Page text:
Welcome to New College Faculty
The College of the Environment is pleased to welcome several new faculty to our campus, including Edward Allison (School of Marine and Environmental Affairs), Curtis Deutsch (Oceanography), Alex Gagnon (Oceanography), and Gordon Holtgrieve (School of Aquatic and Fishery Sciences).
A radiant spirit and friend to many in the College, Tikvah Weiner of the Program on the Environment lost her battle with cancer this past September. Everyone who knew Tikvah or worked with her during her five years at the College experienced her incessantly positive attitude, her broad sunny smile, and her love of life, people and nature. Tikvah’s community of friends at the University of Washington are inspired by her life to build a garden that captures her joyful spirit and brings people together in nature. Tikvah’s Garden has been approved by the University and is seeking your support.
2013 Ecological Society of America Fellowships
Congratulations to Dean Lisa Graumlich on being named a 2013 Ecological Society of America Fellow, and to Julian Olden (Aquatic and Fishery Sciences) on being named an Early Career Fellow. The Ecological Society of America is a nonpartisan, nonprofit organization of scientists aimed at improving communication among ecologists, raising the public’s level of awareness of the importance of ecological science, and increasing the resources available for the conduct of ecological science. The ESA also helps ensure the appropriate use of ecological science in environmental decision-making by enhancing communication between the ecological community and policy-makers.
UW Oceanographers named American Geophysical Union Fellows
Oceanography professors Allan Devol and Barbara Hickey have been named fellows of the American Geophysical Union, an international organization that represents more than 62,000 members in 144 countries. New fellows will be honored at the annual fall meeting in San Francisco. AGU is a non-profit organization of scientists whose activities are focused on the organization and dissemination of scientific information in the geophysical sciences, which includes atmospheric and ocean sciences.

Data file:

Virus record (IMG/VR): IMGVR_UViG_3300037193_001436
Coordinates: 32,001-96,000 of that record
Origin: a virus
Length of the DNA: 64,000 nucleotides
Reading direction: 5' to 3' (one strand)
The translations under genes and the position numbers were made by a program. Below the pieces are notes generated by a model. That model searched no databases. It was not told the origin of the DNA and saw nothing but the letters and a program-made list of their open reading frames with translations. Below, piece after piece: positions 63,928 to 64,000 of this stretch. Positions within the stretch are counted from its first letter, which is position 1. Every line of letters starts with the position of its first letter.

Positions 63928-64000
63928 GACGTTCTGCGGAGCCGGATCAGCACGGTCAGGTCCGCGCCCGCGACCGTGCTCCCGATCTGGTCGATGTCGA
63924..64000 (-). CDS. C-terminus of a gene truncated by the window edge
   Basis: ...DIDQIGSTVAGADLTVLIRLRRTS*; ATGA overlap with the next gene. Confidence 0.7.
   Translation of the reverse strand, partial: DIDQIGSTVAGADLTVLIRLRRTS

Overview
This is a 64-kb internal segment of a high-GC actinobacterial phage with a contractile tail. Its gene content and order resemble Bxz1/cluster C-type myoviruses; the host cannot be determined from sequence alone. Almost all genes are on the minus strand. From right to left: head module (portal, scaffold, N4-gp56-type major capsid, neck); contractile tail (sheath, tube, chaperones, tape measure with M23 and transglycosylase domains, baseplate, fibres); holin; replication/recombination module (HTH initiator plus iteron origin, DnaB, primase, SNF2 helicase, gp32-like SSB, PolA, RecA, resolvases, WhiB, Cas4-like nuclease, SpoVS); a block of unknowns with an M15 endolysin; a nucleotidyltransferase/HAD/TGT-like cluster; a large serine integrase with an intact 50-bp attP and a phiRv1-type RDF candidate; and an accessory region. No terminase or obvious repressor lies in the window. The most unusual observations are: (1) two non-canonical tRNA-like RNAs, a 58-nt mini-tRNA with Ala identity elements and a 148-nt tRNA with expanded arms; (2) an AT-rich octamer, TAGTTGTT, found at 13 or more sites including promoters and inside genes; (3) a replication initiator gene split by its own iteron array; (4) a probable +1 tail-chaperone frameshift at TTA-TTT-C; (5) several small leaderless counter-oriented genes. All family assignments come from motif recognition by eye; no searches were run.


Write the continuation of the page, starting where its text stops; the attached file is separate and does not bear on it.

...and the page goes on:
Bonderman Fellows for 2013-2014
Congratulations to College of the Environment undergraduates Nicola Follis (Aquatic and Fishery Sciences) and Stephanie Morriss (Program on the Environment) on their receipt of the Bonderman Travel Fellowship.
Read more about this award and what it entails on the College website.
Washington State Book Award
Congratulations to David Montgomery (Earth and Space Sciences) on being one of six authors to receive the 2013 Washington State Book Award. The award recognizes his work in The Rocks Don’t Lie: A Geologist Investigates Noah’s Flood.
Nelson Del Rio, Philanthropist
Spotlight is an ongoing series that will introduce you to the many members that make up the College community.
A high school dropout, Nelson Del Rio came to the UW as a teenager with encouragement from the Office of Minority Affairs & Diversity and scholarship support. He graduated magna cum laude (’84) with great distinction in economics three years after enrolling, then graduated cum laude from Harvard Law School, became a Wall Street merger and acquisition attorney, and then moved on to a successful business career, philanthropy, and to spend time with his family. Del Rio has created the Del Rio Global Citizens Scholarship and the College of the Environment Del Rio Environment Scholarships to support students in the UW’s Educational Opportunity Program. Among many engagements and a broad involvement in the NGO world, Del Rio is a member of the College’s Dean’s Advisory Board. He is currently the Founder and President of Emergent Intelligence Solutions, and he and his wife, Suzanne, are UW Benefactors.
Read more about Nelson Del Rio and how he connects to the College on our website.
Philanthropy: Making a Difference
Private gifts and grants make all the difference in the lives of our students, faculty, and programs. We wish to salute and thank every one of our amazing supporters, be they individuals, corporations, private foundations, organizations, or community partners. You help ensure that the College of the Environment—and all of its exceptional schools, departments, centers, programs and people—remain and grow as national and global leaders in education, research and outreach across a broad array of environmental fields.
For more information on ways to make a gift, or programs you can support, please contact Marilyn Montgomery, Assistant Dean for Advancement, at 206-221-0906 or email@example.com.
College Private Giving Hits New Record High
The College had its most successful year in its history, raising just over $12.8 million in gifts and private grants. Here are a few details about our donors and the support they provide:
- The College, including the Dean's Office and schools and departments, benefitted from $5.2M in gifts, and $7.6M in private grants.
- Nearly 2,500 donors contributed private support in the 2013 fiscal year. The largest cohort of supporters are UW alumni, accounting for approximately 46% of donors, followed closely by UW friends, at 45%.